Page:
It was right before Royal Rumble where it was Undertaker versus Shawn Michaels in the casket match. I ended up putting Undertaker in the casket and setting it on fire. The week before that we had teased Undertaker and Kane coming together. DX was attacking Undertaker in State College, PA [on Raw]. It appears we were going to put our differences aside and reunite. The crowd was so into it I had goosebumps. Then of course there was the big swerve and the next thing you know I put Undertaker out of action for a few months. Being able to do all that stuff and take our time with that story. No matter what came after, that was the money right there.
What did you make of The Last Ride docuseries? What was going through your head when you found out he was approaching the end of his career? Were there conversations between the two of you beforehand?
I knew he was getting to that point in his career. We didn’t talk about anything specific as far as how it would go. When it comes to The Last Ride docuseries, I was there for some of that. You can tell that was kind of the wrapping up. It’s really bittersweet for me because of my personal relationship with Mark and The Undertaker and Kane. It’s a story that is very important to me. Personally, I’m also a fan of The Undertaker. The Undertaker, he doesn’t age. It’s kind of like when you’re six years old and finding out Santa Claus isn’t real. It’s like, “Man, The Undertaker is retiring? What is happening with the world?”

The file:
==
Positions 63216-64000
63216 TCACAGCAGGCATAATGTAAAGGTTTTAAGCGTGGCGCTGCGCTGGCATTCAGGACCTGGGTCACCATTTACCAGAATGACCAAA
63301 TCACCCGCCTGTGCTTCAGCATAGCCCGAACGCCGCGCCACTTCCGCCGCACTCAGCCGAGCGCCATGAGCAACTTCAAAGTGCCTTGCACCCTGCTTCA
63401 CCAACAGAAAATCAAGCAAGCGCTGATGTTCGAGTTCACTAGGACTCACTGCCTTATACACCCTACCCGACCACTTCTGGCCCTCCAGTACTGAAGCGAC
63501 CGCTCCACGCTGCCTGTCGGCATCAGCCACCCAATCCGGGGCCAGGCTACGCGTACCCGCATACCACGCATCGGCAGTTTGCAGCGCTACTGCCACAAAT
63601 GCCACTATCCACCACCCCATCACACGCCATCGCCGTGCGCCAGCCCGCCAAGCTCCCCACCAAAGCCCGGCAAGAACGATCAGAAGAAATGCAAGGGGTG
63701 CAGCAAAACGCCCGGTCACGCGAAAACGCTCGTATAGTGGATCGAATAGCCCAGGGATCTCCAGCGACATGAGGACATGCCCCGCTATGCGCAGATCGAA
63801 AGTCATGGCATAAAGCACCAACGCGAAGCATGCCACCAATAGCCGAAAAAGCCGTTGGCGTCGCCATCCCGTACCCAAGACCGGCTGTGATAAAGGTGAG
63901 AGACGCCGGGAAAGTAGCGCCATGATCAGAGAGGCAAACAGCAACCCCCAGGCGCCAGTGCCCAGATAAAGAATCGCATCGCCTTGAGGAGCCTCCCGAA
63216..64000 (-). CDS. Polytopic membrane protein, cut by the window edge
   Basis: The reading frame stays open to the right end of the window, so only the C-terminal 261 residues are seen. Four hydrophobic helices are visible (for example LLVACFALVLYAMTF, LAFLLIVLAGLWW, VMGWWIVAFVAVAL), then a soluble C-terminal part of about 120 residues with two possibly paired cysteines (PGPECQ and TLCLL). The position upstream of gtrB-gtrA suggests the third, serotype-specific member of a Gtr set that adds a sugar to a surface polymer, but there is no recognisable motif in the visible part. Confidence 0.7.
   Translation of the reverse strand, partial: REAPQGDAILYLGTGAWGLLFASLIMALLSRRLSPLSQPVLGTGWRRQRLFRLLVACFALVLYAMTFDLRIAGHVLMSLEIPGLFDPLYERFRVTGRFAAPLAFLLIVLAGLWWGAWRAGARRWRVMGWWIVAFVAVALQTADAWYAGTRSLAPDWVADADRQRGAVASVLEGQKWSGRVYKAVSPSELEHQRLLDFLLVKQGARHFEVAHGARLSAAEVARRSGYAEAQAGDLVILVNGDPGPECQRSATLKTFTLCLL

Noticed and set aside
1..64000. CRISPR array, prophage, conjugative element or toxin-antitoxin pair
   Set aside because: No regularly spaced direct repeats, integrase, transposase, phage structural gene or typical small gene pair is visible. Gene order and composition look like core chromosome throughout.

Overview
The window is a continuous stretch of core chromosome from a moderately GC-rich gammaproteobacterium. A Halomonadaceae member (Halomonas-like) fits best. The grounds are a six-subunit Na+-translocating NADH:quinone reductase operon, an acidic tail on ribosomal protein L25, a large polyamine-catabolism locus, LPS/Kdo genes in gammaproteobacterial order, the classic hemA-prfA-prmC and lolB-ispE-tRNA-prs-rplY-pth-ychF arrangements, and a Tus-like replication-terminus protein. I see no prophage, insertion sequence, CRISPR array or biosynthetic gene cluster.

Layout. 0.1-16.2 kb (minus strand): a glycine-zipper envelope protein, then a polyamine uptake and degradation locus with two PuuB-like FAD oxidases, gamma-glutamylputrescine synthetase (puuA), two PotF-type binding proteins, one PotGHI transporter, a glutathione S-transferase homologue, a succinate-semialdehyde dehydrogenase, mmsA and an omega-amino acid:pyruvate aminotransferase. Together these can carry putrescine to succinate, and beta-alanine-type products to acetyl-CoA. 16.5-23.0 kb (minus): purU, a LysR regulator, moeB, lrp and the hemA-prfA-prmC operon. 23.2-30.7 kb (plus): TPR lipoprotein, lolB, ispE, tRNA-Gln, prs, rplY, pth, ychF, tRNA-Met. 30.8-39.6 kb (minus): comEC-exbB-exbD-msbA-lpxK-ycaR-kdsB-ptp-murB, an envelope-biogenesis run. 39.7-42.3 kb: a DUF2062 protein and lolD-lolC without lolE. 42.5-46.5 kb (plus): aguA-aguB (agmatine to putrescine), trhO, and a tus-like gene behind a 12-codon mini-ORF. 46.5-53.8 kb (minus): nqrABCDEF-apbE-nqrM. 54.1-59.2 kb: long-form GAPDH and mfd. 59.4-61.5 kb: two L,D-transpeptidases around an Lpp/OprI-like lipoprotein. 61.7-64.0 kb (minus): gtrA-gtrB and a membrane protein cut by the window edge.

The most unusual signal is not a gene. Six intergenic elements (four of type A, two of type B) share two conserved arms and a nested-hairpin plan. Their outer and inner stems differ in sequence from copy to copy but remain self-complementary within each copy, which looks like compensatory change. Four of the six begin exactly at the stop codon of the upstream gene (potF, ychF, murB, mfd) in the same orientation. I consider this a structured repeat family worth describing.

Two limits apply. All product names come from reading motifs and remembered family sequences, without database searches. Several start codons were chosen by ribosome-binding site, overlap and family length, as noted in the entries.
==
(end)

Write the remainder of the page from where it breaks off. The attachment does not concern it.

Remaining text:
It’s shocking in a way, but nevertheless as long as Mark is happy. That’s what I think is important. I’ve had conversations with him over the years. He once told he would go as long as he felt he could not disappoint people. When people would come to a show and watch The Undertaker and feel that was The Undertaker. If he got to a point where physically he wasn’t able to do it, that is when he would have to hang it up. He has had some issues like we all have with injuries as you get older. He is at this point now. The fact he still had a great match this year with AJ Styles in that Boneyard match at WrestleMania. He wants to go out on top and doesn’t want to diminish the mystique of The Undertaker in that manner. I think he made a good decision. Although it is bittersweet.
Does seeing how he has handled his retirement make you look at your own career and the future?